Dietary restriction affects healthy brain aging & longevity; Research

By Arya M Nair, Official Reporter
  • Follow author on
Dietary Restriction affects brain

Researchers at Buck has discovered the role of a gene called OXR1, which is essential to both healthy brain aging and the lifespan extension found with dietary restriction.

Restricting calories is known to improve health and increase lifespan, but much of how it does so remains a mystery, especially in regard to how it protects the brain.

“When people restrict the amount of food that they eat, they typically think it might affect their digestive tract or fat buildup, but not necessarily about how it affects the brain. As it turns out, this is a gene that is important in the brain,” said Mr. Kenneth Wilson, Ph.D., Buck postdoc and first author of the study, published in Nature Communications.

The team additionally demonstrated a detailed cellular mechanism of how dietary restriction can delay aging and slow the progression of neurodegenerative diseases. The work, done in fruit flies and human cells, also identifies potential therapeutic targets to slow aging and age-related neurodegenerative diseases.

Buck Professor Pankaj Kapahi, Ph.D., co-senior author of the study, stated that, “We found a neuron-specific response that mediates the neuroprotection of dietary restriction. Strategies such as intermittent fasting or caloric restriction, which limit nutrients, may enhance levels of this gene to mediate its protective effects.”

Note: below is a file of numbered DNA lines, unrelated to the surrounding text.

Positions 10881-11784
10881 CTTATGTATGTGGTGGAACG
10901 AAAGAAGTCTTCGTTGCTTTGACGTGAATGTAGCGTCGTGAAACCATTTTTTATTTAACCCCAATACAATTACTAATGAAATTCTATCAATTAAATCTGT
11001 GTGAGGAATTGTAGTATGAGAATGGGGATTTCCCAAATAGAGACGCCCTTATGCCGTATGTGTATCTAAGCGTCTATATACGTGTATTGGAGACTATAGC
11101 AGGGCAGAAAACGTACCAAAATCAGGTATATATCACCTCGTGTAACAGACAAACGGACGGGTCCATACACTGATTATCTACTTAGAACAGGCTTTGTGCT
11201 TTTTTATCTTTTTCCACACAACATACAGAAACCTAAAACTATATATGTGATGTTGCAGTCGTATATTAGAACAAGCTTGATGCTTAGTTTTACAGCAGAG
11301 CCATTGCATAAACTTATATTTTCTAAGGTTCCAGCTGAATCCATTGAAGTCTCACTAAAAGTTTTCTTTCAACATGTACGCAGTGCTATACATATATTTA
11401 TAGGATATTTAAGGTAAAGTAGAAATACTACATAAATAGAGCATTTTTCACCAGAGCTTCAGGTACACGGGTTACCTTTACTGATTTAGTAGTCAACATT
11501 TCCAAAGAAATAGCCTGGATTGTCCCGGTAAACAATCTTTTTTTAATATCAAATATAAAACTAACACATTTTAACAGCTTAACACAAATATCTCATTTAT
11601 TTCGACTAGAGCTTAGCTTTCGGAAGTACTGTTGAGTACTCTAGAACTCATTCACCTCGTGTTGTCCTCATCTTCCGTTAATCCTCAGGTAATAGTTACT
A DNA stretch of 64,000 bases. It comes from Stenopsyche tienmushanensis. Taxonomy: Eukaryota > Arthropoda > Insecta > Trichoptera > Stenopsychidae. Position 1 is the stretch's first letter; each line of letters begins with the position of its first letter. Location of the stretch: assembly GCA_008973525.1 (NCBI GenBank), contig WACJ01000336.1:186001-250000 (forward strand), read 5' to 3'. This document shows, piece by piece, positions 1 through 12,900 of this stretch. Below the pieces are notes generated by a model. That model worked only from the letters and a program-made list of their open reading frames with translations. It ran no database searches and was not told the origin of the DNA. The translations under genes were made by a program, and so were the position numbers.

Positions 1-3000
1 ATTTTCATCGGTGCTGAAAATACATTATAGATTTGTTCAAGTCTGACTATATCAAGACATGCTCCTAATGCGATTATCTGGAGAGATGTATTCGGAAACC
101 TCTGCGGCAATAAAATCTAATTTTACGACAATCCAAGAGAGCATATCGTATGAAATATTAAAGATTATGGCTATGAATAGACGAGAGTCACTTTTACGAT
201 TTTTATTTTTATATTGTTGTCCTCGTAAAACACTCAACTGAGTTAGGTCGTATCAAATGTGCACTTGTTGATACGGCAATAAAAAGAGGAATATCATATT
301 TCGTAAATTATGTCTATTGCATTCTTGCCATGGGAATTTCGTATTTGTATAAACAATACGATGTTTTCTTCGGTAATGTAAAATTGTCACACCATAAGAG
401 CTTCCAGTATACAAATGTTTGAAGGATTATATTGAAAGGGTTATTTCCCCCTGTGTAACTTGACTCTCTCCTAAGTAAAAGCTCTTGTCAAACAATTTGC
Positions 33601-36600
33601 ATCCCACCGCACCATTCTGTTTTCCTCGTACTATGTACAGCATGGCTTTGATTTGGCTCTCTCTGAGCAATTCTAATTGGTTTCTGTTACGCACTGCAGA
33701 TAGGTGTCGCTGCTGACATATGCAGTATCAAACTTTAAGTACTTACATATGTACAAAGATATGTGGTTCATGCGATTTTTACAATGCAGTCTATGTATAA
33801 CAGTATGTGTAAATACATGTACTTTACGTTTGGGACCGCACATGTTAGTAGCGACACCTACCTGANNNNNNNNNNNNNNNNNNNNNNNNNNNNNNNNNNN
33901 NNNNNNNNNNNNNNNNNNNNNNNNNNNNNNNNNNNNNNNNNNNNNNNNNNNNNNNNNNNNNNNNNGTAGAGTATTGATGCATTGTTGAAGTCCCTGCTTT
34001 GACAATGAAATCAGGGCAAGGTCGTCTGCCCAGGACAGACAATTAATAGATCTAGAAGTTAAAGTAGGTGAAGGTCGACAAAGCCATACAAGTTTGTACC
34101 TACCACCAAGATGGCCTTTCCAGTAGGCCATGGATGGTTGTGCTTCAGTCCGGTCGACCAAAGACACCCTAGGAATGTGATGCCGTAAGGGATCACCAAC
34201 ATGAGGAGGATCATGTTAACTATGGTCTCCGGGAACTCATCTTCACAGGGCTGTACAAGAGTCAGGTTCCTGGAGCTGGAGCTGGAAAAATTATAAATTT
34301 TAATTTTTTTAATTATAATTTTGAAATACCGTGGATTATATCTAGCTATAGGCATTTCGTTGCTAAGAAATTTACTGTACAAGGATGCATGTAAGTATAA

“The gene is an important brain resilience factor protecting against aging and neurological diseases,” stressed Buck Professor Lisa Ellerby, Ph.D., co-senior author of the study.

The Research

Members of the team have previously shown mechanisms that improve lifespan and healthspan with dietary restriction, but there is so much variability in response to reduced calories across individuals and different tissues that it is clear there are many yet-to-be-discovered processes in play. This project was started to understand why different people respond to diets in different ways.

The team began by scanning about 200 strains of flies with different genetic backgrounds. The flies were raised with two different diets, either with a normal diet or with dietary restriction, which was only 10 percent of normal nutrition. Researchers identified five genes that had specific variants that significantly affected longevity under dietary restriction. Of those, two had counterparts in human genetics.

The team chose one gene to explore thoroughly, called “mustard” (mtd) in fruit flies and “Oxidation Resistance 1” (OXR1) in humans and mice. The gene protects cells from oxidative damage, but the mechanism for how this gene functions was unclear. The loss of OXR1 in humans results in severe neurological defects and premature death. In mice, extra OXR1 improves survival in a model of amyotrophic lateral sclerosis (ALS).

Most Read | Avalon Pharma collaborates with AlUla for Saudi-made beauty product line